Massac County Commission Board future for courthouse funding

Massac County, Illinois, leaders are looking at how to fund needed improvements to the county courthouse after a proposed sales tax increase failed on the November ballot. 

The Massac County Commission Board needs to do two things to get the courthouse up to state standards.

  1. Prevent leaking by repairing rood and tuck-pointing cracks.
  2. Remove mold, asbestos from isolated rooms.

To try to pay for that, county leaders proposed two ultimately failed attempts at a 1 percent sales tax increase. The ballot item was voted down twice. There are three options moving forward that could save the courthouse and possibly save jobs.

  1. If a recount next Monday of the November ballot item that failed by two votes finds more yes votes than no votes, the 1 percent tax to be enacted.
  2. The county could borrow up to 80 percent from property tax revenue to make repairs.
  3. It could make 15 percent budget cuts, which would include cutting two positions at the local sheriff’s office and one at county clerk’s office.

The mold and asbestos removal will be paid for through a tort fund that already exists within the County.

Debbie Crockett attended the board meeting Tuesday to express spending concerns. She claims her paperwork from the Illinois Department of Revenue show 1.6 million in additional revenue from the state from 2014 to present. Her question to the board was simply “where the money has gone to?” She added the 1.6 million is “one third of what you needed for the courthouse.”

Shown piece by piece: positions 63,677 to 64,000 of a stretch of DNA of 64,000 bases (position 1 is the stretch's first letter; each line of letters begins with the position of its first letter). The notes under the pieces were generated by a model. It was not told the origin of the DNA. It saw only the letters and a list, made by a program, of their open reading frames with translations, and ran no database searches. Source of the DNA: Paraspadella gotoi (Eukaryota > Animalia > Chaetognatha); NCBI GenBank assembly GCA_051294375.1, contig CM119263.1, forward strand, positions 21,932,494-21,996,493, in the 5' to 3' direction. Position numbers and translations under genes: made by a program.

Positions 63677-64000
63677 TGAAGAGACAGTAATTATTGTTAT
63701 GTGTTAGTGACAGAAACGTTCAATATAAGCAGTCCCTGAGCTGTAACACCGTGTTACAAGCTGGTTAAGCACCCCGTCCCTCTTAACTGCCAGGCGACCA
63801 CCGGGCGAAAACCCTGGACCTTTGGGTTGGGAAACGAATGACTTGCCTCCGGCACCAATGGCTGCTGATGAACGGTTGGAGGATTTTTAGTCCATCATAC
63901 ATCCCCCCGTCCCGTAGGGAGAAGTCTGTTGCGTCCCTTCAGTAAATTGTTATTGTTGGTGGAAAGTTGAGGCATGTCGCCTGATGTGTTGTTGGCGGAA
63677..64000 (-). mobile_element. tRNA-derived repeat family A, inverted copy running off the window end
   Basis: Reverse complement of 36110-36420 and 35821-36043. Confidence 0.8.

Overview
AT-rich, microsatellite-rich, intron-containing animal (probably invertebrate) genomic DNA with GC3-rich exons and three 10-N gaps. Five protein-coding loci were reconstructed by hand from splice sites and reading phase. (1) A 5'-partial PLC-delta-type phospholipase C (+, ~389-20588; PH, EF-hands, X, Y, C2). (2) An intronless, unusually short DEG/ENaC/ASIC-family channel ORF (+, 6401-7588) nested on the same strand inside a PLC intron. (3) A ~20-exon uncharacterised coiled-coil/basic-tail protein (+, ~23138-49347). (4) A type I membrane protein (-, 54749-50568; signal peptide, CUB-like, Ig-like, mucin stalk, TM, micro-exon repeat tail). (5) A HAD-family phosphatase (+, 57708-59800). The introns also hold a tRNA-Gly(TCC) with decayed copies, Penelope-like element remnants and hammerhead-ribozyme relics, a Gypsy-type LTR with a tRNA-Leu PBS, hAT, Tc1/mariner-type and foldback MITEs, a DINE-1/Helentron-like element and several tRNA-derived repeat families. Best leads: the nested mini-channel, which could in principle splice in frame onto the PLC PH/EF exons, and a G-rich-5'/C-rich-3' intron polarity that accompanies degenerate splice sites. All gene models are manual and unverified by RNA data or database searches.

While the board members assured Crockett they’d review her findings and get back to get with an answer, County Clerk Juanita Wedeking-Newberry tells me many of those months the state was making up for lost tax revenue the county was entitled to. The board members even discussed how much better the state revenue has gotten “at one time it was six or eight months” Board Chairman Jeff Weber said.

Crockett thinks the surplus should mean a property tax cut. But, the board discussed the possibility of borrowing from the pot to save the courthouse and hopefully get their December deadline extended from the State.

Wedeking-Newberry doesn’t think the recount Monday will result in any change. She says the paper ballots will be re-run through machines. 

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